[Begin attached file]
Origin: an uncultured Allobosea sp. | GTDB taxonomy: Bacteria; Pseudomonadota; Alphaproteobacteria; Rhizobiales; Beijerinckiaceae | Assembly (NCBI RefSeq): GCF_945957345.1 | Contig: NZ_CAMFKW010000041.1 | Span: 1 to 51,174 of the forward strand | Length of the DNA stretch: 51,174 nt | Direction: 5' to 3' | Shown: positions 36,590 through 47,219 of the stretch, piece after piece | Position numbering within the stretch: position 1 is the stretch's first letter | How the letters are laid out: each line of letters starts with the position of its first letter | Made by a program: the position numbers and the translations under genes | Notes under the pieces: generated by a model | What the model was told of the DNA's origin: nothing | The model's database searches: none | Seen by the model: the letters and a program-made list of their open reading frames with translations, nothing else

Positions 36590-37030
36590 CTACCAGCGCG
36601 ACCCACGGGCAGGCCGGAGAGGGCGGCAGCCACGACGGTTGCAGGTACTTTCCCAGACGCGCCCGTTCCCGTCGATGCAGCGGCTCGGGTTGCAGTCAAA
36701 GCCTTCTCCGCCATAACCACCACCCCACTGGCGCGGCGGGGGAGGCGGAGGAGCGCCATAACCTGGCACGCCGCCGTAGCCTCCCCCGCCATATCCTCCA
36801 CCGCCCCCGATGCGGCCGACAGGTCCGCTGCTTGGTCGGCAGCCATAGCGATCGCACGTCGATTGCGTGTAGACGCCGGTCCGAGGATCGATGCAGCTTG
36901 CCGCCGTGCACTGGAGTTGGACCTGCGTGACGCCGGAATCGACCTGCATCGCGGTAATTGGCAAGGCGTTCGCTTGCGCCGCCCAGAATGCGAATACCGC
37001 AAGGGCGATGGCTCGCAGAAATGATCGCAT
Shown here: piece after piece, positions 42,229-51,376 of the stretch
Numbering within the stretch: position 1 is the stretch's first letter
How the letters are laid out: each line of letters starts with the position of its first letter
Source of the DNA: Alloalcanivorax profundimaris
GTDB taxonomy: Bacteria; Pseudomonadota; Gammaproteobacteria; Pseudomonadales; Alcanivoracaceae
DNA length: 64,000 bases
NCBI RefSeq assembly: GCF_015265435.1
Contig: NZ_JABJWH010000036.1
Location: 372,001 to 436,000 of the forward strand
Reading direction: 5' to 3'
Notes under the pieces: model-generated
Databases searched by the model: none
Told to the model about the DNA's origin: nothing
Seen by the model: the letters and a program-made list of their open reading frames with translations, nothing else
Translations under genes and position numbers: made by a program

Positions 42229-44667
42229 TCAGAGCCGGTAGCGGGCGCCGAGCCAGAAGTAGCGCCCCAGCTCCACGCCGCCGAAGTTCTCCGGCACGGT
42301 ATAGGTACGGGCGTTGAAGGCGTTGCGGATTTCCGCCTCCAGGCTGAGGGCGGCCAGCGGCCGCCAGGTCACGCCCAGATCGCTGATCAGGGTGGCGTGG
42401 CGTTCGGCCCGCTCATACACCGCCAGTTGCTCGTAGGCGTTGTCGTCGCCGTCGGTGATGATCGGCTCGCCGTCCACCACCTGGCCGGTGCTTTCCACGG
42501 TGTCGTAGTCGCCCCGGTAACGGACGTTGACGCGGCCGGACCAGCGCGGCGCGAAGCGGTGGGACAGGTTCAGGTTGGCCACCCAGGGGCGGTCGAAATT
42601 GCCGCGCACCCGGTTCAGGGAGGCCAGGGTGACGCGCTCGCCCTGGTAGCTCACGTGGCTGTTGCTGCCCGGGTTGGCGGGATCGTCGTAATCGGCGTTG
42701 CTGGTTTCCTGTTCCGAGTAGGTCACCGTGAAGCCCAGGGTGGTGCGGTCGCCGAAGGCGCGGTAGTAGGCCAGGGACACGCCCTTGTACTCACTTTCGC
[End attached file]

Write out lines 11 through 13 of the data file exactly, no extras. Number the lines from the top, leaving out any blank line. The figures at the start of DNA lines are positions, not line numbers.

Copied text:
How the letters are laid out: each line of letters starts with the position of its first letter
Source of the DNA: Alloalcanivorax profundimaris
GTDB taxonomy: Bacteria; Pseudomonadota; Gammaproteobacteria; Pseudomonadales; Alcanivoracaceae